'Network Analysis' Could Have Prevented 9/11

Amid the furor over the National Security Agency�s monitoring of telephone calls in the U.S., a report by an expert reveals that "network analysis� by the NSA might have turned up enough information to prevent 9/11.

Network analysis is a computer-aided method of tracing where and how information moves within an organization, and who is connected to whom.

One expert in the field, Valdis Krebs, usually works for Fortune 500 companies. But after the 9/11 attacks, he began plugging information about terrorists into his computer and examining it with network analysis software he developed, according to the Cleveland Plain Dealer.

Krebs began with two terrorist suspects linked to al-Qaida, Nawaf al-Hazmi and Khalid al-Mihdhar, who in 2000 were photographed attending a meeting of known terrorists in Malaysia before returning to Los Angeles. A chief suspect in the bombing of the USS Cole in Yemen was also present at the meeting.

Krebs used such information as whom the suspects called or e-mailed, who visited with them and where their money came from.

The structure of their extended network begins to emerge as data is discovered via surveillance,� Krebs writes in his report, which appears on orgnet.com.
Krebs turned up direct links between the two men � who were both 9/11 hijackers � and nine of the other hijackers.

Krebs then went a step further and constructed a grid showing the links between those 11 hijackers and other hijackers and their associates. What was immediately clear in this grid was the central role played by 9/11 ringleader Mohamed Atta � he was linked to so many of the others that the grid resembled an airline flight map with Atta as a major hub.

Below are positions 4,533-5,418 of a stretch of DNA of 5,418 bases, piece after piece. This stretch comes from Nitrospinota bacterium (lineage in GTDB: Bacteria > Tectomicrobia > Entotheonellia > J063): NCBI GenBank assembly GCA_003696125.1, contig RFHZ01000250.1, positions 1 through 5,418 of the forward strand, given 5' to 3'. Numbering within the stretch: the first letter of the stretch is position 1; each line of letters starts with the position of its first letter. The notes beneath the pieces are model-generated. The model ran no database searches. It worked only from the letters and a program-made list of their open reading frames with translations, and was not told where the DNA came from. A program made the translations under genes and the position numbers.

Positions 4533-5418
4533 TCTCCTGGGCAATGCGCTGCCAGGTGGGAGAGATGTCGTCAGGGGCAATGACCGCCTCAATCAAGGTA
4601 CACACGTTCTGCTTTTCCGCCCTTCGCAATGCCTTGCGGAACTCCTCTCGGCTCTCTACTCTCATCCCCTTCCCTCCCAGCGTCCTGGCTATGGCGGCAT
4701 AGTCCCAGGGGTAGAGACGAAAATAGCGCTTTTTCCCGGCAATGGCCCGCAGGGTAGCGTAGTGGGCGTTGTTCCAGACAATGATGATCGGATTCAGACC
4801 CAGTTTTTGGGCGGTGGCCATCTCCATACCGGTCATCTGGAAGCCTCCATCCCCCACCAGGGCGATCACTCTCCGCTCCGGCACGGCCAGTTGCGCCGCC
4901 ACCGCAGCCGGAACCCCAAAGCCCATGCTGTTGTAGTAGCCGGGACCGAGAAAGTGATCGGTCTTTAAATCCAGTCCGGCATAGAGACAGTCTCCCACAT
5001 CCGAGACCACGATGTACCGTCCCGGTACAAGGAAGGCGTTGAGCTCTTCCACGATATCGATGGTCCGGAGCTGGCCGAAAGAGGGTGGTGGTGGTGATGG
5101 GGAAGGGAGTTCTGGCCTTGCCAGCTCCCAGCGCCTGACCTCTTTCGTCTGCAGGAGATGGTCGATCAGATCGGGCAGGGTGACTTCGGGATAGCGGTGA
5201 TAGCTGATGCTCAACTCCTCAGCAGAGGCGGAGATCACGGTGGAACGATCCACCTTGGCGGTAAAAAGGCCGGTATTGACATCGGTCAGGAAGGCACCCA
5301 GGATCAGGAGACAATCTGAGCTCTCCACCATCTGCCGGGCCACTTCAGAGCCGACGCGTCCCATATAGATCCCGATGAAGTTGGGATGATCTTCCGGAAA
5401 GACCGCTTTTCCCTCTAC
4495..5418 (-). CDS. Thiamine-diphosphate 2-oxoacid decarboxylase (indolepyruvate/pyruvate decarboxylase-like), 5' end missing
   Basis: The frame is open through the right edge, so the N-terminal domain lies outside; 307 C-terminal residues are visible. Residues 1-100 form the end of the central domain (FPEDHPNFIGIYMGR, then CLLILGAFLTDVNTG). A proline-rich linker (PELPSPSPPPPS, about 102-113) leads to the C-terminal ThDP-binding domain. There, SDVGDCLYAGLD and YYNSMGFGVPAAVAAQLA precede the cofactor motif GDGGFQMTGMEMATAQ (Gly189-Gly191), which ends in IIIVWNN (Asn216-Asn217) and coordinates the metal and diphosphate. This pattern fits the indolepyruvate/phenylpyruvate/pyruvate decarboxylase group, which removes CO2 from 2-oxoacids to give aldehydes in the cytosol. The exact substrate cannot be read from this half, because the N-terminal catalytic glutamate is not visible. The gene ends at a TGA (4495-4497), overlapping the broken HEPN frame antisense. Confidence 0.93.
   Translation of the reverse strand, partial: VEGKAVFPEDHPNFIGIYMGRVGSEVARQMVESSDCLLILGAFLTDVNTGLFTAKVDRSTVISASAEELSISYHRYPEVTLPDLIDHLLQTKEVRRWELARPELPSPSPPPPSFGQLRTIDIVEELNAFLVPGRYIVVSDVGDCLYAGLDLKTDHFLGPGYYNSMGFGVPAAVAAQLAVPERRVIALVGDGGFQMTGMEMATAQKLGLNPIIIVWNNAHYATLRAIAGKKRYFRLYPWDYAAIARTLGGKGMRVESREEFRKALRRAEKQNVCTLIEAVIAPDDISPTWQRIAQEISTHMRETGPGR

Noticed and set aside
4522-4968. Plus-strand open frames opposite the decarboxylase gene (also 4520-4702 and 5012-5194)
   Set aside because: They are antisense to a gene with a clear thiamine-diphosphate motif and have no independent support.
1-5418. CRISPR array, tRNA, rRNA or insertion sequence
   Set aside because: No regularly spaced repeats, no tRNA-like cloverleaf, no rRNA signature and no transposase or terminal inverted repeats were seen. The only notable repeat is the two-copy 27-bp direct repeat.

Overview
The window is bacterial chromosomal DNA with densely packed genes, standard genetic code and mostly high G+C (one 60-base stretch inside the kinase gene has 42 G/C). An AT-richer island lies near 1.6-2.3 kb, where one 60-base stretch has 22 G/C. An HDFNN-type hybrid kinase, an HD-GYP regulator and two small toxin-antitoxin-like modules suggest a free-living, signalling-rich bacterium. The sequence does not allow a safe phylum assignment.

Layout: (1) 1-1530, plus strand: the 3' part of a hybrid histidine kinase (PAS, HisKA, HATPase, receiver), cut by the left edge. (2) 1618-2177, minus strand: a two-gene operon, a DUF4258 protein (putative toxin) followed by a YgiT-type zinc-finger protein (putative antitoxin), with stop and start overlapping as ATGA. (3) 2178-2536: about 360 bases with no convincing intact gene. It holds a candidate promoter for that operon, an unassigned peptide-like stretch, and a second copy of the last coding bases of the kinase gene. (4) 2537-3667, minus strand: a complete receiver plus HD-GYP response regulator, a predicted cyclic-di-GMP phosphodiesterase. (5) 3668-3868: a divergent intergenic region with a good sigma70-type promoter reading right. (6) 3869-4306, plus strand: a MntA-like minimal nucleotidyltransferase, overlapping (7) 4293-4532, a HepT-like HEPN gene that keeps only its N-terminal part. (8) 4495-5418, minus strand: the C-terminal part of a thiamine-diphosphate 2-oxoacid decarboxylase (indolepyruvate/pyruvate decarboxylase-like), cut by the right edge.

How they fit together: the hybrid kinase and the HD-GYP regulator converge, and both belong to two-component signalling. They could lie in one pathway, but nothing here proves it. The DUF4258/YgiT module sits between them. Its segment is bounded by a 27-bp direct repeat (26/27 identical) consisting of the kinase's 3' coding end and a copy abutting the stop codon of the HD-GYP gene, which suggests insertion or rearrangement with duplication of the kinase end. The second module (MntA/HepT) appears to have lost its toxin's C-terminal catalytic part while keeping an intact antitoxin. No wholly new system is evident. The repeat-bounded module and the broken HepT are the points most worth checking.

That marked Atta � one of those who flew the first jet to hit the World Trade Center � as "an information broker and a key to the 9/11 operation,� the Plain Dealer reports.

Such intelligence on Atta, had it been put to use, might have led to the other three pilots among the hijackers, and possibly disrupted the entire operation.
"If intelligence showed an attack was imminent,� according to the Plain Dealer, "taking out the terrorists that network analysis targeted as the central planners or key information conduits could topple the plot.�

As Krebs points out, there have been reports that a similar network grid of 9/11 terrorists was created by a military intelligence unit known as "Able Danger� in 2000.

But its findings were not shared with the FBI due to concerns about the legality of gathering and sharing information on people in the U.S.

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